Sharis Pozen, head of the DOJ's antitrust division, told reporters, "This took place at the highest levels of these companies. Executives knew full-well what they were doing.This action drove up e-book prices virtually overnight. Let me be clear: When companies enter agreements that prevent price competition, that is illegal."
Similar litigation is expected to drop shortly in the EU.
IV. Publishers Rush to Settle, Apple and UK Publisher Alone Vow to Fight
While the EU tends to seek punitive damages, the primary goal of the DOJ appears to be to enable a market "reset" scrapping the price-fixing provisions of Apple's deal and forcing e-book makers to cooperate with Amazon on lower priced options.
The deal could be a big boost to Amazon's
increasingly promising tablet efforts
. It could also boost Barnes & Noble, Inc. (
have proven a solid challenger to larger players like Amazon or Apple.
The settlement and reduced e-book pricing could add extra fuel to Amazon's Kindle Fire.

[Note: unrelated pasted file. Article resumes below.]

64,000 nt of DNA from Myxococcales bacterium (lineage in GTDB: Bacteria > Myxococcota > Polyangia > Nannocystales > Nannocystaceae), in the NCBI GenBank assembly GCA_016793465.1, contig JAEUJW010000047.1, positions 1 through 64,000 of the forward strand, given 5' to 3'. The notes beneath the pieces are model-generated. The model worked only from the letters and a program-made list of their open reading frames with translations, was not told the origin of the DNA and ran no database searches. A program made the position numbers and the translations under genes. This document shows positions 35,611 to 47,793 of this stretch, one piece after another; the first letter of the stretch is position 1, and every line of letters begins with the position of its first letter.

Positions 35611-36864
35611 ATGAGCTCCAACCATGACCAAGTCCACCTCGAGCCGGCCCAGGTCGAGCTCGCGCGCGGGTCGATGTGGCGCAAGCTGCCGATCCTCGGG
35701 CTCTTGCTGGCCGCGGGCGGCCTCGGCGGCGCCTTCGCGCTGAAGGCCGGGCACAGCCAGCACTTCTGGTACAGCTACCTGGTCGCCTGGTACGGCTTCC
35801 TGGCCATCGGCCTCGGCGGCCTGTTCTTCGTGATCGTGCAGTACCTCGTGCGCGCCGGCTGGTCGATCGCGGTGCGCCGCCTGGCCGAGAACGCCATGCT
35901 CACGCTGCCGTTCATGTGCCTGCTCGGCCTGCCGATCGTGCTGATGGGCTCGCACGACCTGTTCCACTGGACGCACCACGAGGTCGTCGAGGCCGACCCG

Ms. Pozen discusses the potential of settlement, stating, "The settlement will begin to undo harm and restore price-competition. It will result in lower e-book prices and provide a more open and fair marketplace."
So far, HarperCollins [
], the Hatchette Group [
], and Simon & Schuster [
] -- also the target of lawsuits from state attorney generals -- agreed to settle.
Apple and the Pearson plc subsidiaries refused to settle. This could put them in a pretty bad spot. While the other publishers refused to admit guilt in their settlements (as is typically the case), their decision to opt to quickly settle looks rather damning.
The Cupertino gadgetmaker did not even dignify the U.S. government with a public response, yet. But soon it may have to respond in court.
DOJ [press release]
"A politician stumbles over himself... Then they pick it out. They edit it. He runs the clip, and then he makes a funny face, and the whole audience has a Pavlovian response." -- Joe Scarborough on John Stewart over Jim Cramer
DOJ Could Sue Apple As Soon As Today Over E-Books, Works to Settle With 5 Publishers
April 11, 2012, 9:15 AM
Kindle Fire Moves 4.7 Million Units, Cuts Into iPad's Market Share
March 14, 2012, 11:29 AM
DOJ Threatens Apple, Book Publishers with Lawsuit Regarding E-Book Sales
March 8, 2012, 9:55 AM
Random House Raises E-Book Prices for Libraries as Much as 300 Percent
March 5, 2012, 10:14 AM